Finally just look at the profit. If the QEQ were to be developed according to the Japanese plan the SLPA would get an annual profit of twenty million US dollars over a period of 30 years. But according to the P&O plan the SLPA will get an annual profit of 30 million US dollars over a period of 30 years. So it is clear as daylight as to why we have opted for P&O.
Q. The QEQ is the largest and most important one in the port. It handles large ships bringing in food, medicine and even weapons. Upto now handling of this cargo has been done free of charge, it is said. According to the new agreement with P&O they can charge a tariff. Won't this increase the price of essential consumer itmes?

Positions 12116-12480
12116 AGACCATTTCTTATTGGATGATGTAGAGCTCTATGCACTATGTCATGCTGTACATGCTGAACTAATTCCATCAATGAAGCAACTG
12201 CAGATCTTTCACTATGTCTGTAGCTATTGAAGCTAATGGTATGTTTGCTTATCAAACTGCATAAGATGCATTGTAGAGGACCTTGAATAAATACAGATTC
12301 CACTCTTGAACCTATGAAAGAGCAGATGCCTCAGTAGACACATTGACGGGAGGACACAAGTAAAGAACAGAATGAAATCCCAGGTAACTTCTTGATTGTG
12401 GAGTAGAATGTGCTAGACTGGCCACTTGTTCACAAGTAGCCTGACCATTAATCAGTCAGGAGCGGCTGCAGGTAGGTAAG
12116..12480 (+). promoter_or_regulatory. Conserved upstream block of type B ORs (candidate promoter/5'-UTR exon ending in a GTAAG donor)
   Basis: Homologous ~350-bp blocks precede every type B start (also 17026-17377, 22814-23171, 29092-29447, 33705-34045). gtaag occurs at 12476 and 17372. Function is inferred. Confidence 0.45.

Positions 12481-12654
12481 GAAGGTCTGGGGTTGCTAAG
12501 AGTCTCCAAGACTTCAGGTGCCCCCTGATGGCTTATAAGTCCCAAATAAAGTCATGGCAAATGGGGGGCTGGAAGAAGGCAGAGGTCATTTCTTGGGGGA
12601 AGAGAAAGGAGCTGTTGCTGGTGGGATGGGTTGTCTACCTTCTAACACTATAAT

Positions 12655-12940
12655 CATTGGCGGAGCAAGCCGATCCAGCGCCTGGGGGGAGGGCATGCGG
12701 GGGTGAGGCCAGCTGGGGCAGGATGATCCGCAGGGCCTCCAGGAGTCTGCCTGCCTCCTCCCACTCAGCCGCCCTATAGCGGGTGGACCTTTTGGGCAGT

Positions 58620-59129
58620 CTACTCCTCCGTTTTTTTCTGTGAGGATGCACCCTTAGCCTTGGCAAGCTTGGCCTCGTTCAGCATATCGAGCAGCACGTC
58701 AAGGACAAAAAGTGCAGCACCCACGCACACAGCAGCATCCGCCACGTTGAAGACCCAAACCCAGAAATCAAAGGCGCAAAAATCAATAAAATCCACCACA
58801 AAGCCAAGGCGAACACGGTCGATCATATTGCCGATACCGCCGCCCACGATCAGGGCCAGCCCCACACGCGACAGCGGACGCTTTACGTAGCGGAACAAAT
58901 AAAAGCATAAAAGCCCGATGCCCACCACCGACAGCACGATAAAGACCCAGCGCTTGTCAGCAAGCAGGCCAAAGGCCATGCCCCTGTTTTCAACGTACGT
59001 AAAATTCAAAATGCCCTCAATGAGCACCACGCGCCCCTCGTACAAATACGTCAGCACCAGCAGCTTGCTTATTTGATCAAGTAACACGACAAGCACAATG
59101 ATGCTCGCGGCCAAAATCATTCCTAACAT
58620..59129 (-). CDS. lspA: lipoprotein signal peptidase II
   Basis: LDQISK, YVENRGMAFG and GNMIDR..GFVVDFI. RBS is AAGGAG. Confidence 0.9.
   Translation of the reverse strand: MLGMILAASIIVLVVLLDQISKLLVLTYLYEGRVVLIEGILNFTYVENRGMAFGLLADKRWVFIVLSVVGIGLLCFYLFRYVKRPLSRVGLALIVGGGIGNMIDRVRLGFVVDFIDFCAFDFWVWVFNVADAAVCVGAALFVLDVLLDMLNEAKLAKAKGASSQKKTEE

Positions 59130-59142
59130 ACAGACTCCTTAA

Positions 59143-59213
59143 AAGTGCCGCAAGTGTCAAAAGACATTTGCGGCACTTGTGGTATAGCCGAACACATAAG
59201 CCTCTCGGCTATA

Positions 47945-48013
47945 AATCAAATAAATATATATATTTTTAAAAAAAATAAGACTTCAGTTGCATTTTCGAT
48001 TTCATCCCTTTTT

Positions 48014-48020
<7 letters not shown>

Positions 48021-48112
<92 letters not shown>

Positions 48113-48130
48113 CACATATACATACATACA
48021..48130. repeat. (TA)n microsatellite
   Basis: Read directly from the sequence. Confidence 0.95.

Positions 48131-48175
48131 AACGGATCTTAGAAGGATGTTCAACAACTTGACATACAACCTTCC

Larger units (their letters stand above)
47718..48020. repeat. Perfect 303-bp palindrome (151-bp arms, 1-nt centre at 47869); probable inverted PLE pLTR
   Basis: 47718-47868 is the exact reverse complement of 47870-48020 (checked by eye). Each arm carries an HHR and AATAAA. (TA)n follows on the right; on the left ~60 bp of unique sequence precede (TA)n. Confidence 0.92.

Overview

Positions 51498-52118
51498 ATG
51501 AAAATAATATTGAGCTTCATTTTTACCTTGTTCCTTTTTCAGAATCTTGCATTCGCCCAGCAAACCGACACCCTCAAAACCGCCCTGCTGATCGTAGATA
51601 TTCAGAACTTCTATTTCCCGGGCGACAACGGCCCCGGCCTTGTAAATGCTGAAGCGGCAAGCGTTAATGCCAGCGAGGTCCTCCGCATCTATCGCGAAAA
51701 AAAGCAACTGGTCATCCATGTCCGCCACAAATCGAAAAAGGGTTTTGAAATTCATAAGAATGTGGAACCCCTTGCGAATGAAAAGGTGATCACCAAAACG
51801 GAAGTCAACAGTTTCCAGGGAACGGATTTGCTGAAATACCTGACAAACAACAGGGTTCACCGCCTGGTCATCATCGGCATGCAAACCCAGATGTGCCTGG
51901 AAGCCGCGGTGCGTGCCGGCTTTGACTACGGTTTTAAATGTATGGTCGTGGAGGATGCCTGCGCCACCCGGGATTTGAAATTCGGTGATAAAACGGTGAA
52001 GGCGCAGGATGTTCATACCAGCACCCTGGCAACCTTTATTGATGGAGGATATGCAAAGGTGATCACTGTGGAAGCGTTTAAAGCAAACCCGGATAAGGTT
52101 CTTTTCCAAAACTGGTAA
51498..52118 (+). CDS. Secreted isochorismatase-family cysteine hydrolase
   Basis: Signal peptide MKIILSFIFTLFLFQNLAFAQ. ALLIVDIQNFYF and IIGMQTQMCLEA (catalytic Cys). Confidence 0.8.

A: That won't happen. Be assured that we will not hand over the QEQ to P&Q until an alternate berth is commissioned to handle the general cargo such as food and medicine. The SLPA is getting ready to start the north pier on an accelerated basis.
Q. The QEQ currently employs 1,500 workers. Union leader Mahilal Silva claims P&O will keep only 500. What then will happen to the other 1000 workers?
A: Mahilal Silva leads a UNP union. So much for that. We have assured that not a single worker will be retrenched.
It is true P&O will not absorb the entire workforce at the QEQ because we have an inflated workforce. This is so not only at the QEQ but also in the entire port. I have always maintained that the SLPA does not require the present 16,000 workforce, I mean in the entire port, to run it. We can manage with one third of the workforce if we streamline the services Yet we will keep all the employees and hopefully take in more because we know the country has a serious unemployment problem. The port can afford to have this over population because it is making good profit.